One can imagine a future hit man for organized crime being a hacker who can remotely manipulate the life support system of a witness in protective custody. Other medical wealthy patients could hypothetically be held ransom by extortionists who infect a pace-maker with a virus. If any of these scenarios were realized, it would be interesting to see, from a legal standpoint, which could be held liable – a hospital or a device manufacturer or both.

Clearly, medical device manufacturers manufacture their products to serve healthcare institutions and their patients and computer security embedded in their devices is generally not a part of their corporate strategy. The GAO report is a clear indication that future strategies must address the issue of medical device security.

The threat will only increase over time as medical devices become more complex, as their wireless capabilities improve and as the use of Internet monitoring becomes more pervasive. Moreover, many medical devices will not allow for software updates, so that once a vulnerability has been identified there is no way to use a software patch to protect the device from attack.

It appears that manufacturers are reluctant to allow devices to update for fear that the Food and Drug Administration might not approve of these modifications. Ultimately, the FDA will need to provide standards and guidance on the types of updates that will be allowed for medical devices.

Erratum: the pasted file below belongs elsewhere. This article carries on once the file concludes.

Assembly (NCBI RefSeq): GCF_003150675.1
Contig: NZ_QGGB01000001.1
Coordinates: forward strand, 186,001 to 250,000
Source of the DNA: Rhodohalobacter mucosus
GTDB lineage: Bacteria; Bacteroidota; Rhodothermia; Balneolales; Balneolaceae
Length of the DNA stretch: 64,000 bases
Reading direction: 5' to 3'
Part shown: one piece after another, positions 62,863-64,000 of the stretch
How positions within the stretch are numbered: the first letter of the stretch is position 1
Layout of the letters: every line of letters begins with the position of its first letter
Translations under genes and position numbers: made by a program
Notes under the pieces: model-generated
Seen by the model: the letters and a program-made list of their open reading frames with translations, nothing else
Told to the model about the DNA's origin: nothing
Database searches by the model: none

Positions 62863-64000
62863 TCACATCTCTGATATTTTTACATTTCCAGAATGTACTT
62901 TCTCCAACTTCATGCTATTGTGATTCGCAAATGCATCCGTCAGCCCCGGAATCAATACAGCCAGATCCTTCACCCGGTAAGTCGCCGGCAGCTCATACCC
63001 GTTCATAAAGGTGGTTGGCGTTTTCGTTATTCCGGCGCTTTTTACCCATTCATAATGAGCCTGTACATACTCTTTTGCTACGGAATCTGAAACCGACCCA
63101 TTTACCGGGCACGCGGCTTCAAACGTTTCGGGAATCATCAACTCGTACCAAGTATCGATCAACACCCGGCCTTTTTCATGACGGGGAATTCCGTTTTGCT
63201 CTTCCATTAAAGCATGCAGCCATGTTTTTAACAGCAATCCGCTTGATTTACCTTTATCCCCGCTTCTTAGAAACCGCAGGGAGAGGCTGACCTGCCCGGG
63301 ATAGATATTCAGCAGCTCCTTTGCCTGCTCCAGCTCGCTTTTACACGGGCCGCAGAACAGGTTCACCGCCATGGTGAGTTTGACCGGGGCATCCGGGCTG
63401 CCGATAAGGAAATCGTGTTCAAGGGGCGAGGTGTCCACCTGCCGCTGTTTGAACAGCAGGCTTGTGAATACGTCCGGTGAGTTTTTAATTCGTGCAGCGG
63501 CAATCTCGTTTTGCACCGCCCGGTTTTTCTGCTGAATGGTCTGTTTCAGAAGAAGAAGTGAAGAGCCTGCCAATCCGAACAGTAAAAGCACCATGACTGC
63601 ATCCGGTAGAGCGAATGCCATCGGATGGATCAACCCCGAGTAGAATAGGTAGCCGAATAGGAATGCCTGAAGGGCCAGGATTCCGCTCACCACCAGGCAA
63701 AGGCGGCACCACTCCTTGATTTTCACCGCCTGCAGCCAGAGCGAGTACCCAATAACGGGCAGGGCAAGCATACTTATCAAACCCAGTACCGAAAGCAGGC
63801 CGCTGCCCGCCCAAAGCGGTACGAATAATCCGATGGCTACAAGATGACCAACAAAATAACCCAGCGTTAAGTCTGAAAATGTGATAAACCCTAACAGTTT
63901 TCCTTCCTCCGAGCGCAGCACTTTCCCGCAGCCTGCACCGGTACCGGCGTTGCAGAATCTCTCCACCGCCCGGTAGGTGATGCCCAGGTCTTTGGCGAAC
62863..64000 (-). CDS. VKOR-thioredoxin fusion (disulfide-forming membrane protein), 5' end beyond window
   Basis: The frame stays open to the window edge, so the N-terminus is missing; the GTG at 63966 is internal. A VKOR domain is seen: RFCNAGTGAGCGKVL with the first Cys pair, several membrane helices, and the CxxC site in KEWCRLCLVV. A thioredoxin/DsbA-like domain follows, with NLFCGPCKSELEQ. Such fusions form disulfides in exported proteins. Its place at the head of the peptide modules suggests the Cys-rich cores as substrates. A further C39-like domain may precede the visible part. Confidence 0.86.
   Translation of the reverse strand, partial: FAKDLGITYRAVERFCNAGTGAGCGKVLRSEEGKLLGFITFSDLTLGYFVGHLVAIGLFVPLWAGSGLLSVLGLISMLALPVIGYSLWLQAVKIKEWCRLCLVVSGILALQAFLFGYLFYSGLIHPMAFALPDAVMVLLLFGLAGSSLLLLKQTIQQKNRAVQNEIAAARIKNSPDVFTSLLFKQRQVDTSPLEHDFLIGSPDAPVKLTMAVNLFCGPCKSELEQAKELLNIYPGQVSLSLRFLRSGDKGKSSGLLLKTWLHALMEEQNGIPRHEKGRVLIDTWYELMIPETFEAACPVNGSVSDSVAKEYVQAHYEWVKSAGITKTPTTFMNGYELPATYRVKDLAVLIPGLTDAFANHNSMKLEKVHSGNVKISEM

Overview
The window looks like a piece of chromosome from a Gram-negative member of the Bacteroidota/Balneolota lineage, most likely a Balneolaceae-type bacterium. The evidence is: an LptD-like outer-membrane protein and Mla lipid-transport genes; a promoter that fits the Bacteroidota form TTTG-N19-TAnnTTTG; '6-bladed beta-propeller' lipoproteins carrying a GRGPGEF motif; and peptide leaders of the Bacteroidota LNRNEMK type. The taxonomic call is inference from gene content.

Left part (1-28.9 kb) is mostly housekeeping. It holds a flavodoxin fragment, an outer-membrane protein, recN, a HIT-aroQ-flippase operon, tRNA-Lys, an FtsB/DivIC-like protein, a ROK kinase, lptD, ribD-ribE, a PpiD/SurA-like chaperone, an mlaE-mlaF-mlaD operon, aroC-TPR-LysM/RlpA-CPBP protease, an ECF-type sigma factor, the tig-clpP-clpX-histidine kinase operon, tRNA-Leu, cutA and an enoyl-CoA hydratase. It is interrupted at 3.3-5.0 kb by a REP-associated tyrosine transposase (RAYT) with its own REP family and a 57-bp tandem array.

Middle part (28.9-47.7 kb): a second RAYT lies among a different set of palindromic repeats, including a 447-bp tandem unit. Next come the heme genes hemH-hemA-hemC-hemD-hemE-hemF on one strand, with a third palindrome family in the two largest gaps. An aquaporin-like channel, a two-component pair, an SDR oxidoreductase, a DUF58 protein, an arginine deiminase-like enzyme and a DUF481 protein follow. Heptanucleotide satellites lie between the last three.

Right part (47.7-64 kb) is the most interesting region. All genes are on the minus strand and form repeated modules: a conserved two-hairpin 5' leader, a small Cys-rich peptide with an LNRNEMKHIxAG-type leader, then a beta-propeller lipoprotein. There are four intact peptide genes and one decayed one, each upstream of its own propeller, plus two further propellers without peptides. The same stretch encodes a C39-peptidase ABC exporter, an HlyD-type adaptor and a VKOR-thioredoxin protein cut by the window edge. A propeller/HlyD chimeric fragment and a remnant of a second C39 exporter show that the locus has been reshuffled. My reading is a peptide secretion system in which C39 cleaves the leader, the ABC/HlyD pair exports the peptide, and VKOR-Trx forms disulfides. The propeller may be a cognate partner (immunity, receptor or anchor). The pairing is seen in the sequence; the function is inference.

Cyber security reform is desperately needed to protect the health and well-being of U.S. citizens. A recent speech by Secretary of Defense, Leon Panetta, warned of an escalation in cyber warfare tactics and the possibility of rogue nations infiltrating the networks associated with our critical infrastructure, like public transportation, to cause mass causalities. A recent experiment by the University of Texas at Austin demonstrated the potential to hack into a military drone and divert this unmanned bomber into the path of our own military or allies. Now we are learning about the ability to infect pace makers, and other medical devices, with destructive viruses.

The healthcare industry has been subject to Congressional legislation, like the Health Insurance Portability and Accountability Act (HIPAA), which has brought about significant improvements in computer security. It is now time that medical device manufacturers are provided with new standards to protect patients from computer viruses. The GAO has already asked the FDA to work on this important issue after it warned about implanted defibrillators and insulin pumps being susceptible to hackers. This change will only occur through Congressional legislation that includes stiff fines for non-compliance.

Hayes chairs the computer information systems program at Pace University’s Seidenberg School of Computer Science and Information Systems in New York. Hayes also manages the computer forensics laboratory at Pace, conducting research with computer science and information systems students.